The 6 Best Adderall Alternatives in 2019 (and Beyond)
At first glance, Adderall may seem to be a good medication for conditions such as Attention Deficit Hyperactivity Disorder (ADHD), and has been a recommended remedy for it for a while.
In the past, it was thought to be a pediatric condition. However, recent data suggests that 30% to 70% of children with ADHD continue to exhibit the same symptoms in adulthood.
American adults who are prescribed medication to treat the disorder increased by 90% from 2002 to 2005.
Adderall is the most widely-prescribed medicine for people with ADHD, but because of people’s tendency to abuse and psychological and physical dependency, it has been classified as a “Schedule II stimulant” by the U.S. Drug Enforcement Administration (DEA).
This means they are only legally available through prescription, with a limit of 30 days’ worth of doses.
In this article:
- “ADHD” and Substance Abuse
- Adderall: Is it completely Healthy?
- Are Nootropics the Answer?
- The Top 6 Nootropic Alternatives to Adderall
- Adderall Substitute FAQ
- Update 2019: 5 more suggestions to try
- Natural Alternatives (Safer but Weaker)
“ADHD” and Substance Abuse
Unfortunately, despite the restrictions, the illegal use of ADHD stimulants such as Adderall has become popular during the late 90s for American college campuses.
Research found out that some students sample these stimulants recreationally – highest among fraternities, students from the northeastern region of the United States, and students from competitive colleges.
These students were soon found out to be more likely to consume alcohol, cigarettes, marijuana, ecstasy, cocaine and participate in other risky behaviors.
They also discovered that while there are only very few participants have a prescription for ADHD medication, more than 35% used ADHD medication illegally.
These students eventually frame stimulant use as physically harmless and morally acceptable as it becomes a stigma-free part of the culture.
The same research advocates for increasing knowledge about ADHD stimulants, and enlightening the public that:
- Not because ADHD prescription medications are produced, regulated and prescribed by medical establishments, they are always safe ADHD stimulants have no harmful physical side effects
- Using or distributing these substances are not dangerous, as distribution of these stimulants may carry legal repercussions in some states
- ADHD is more than a “periodic inability to concentrate”
- ADHD medications are akin to coffee or a can of Diet Coke
Adderall: Is it completely Healthy?
First and foremost, what exactly is Adderall?
Adderall is used primarily to treat ADHD and is a combination of Amphetamine and Dextroamphetamine. It is a central nervous system stimulant, meaning it speeds up and heightens certain bodily processes. It also has benefits to people with sleeping disorders, and in some cases treat severe depression.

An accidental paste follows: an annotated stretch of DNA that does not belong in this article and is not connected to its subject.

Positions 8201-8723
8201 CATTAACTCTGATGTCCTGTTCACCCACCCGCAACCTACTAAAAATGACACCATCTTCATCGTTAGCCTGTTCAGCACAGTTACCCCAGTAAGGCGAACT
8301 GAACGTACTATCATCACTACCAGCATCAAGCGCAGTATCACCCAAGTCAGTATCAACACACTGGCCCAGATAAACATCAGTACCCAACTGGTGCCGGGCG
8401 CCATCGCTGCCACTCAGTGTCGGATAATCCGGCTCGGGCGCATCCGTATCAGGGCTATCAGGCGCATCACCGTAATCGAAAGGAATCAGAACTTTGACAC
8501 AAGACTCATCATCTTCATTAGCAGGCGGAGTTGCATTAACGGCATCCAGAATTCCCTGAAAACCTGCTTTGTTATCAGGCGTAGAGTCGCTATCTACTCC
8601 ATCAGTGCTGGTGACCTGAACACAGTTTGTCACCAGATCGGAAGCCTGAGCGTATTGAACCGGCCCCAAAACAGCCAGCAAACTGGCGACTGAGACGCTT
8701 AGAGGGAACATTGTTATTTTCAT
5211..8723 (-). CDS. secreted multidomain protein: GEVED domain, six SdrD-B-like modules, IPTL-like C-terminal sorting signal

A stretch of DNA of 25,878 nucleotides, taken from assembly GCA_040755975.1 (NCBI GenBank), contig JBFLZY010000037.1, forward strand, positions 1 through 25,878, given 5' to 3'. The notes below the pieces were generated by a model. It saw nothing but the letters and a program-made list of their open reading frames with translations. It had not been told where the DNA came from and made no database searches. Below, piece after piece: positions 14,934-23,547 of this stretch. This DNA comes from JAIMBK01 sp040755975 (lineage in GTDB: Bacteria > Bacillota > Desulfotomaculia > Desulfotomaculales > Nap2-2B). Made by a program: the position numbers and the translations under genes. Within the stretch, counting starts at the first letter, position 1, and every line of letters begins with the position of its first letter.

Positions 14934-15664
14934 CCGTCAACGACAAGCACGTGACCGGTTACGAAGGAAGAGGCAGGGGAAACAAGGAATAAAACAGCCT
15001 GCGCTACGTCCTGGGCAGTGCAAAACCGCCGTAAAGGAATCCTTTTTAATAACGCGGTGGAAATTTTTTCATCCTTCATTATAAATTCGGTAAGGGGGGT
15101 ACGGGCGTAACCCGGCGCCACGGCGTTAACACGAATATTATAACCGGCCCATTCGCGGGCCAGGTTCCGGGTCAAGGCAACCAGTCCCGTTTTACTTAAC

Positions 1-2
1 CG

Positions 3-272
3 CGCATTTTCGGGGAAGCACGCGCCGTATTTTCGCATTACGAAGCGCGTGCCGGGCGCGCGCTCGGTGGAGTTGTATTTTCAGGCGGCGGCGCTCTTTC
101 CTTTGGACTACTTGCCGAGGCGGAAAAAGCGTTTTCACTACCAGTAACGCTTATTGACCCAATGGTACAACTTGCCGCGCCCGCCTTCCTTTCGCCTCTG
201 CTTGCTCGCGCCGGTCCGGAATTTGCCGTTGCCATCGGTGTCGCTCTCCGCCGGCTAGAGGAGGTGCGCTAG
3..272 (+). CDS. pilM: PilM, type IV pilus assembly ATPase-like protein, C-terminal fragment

It increases the availability of certain neurotransmitters like norepinephrine and dopamine in the brain, boosting alertness, attention and energy levels.
Adderall is taken orally and is prescribed by a physician that normally gives a low dose to avoid unwanted side effects, including:
- Dry mouth
- Upset stomach and digestive issues
- Reduced appetite, diarrhea and constipation
- Anxiety and restlessness
- Excess fatigue and difficulty sleeping
When untreated, these side-effects can become severe and have dangerous effects ranging anywhere from chest pain to aggressive behavior.
Given these risks, a lot of people still ask if there are any effective over-the-counter alternatives to Adderall that are both legal and safe. The good news is that there are –and perhaps the only thing stopping customers like you from getting a good amount of these products are restrictions and prescriptions – but products do exist that are safer and more natural compared to Adderall.
Most of them are stacks or a mixture of ingredients aimed in increasing performance. These “brain foods” boost the effects of external factors such as exercise habits, sun exposure, social group and genetics to the brain’s chemical behavior.
These “brain foods” are useful especially when a user does not have the time to perform all of the tasks mentioned. These products help address deficiencies and imbalance in the neurological system, and increase an overall ability to concentrate, energy regulation, and mood balance.
Adderall is a powerful stimulant, but there are more natural, healthier alternatives available in the market.
Are Nootropics the Answer?
These “brain foods” are also commonly called Nootropics. They are a class of cognitive-enhancing supplements that are used to improve concentration and boost memory power – which means they can also be used to increase attention span, focus and studying power.
Nootropics are also labeled as “smart drugs” as they are associated with activities involving intelligence, motivation and mental energy.
However, unlike smart drugs that have side effects (often negative) with long-term use, Nootropics generally tend to be safe, neuroprotective (meaning they protect the brain) and pose a very low risk of side-effects.
This means nootropics can also directly affect the levels of brain chemicals associated with slowing down the aging process, and can even stimulate the growth of new synapses and vastly improve mental clarity – making it a good tool for students and professionals alike.
Nootropics share a common characteristic with Adderall where they enhance communication between neurons or the message centers of the brain. They balance neurotransmitter levels by promoting brain cell health, as they also improve energy metabolism in neurons, and stimulate their growth.
Most nootropics are synthetic, meaning they come in form of manufactured products such as capsules and tablets – but most (if not all) of them are natural-borne and are made from natural substances found in nature.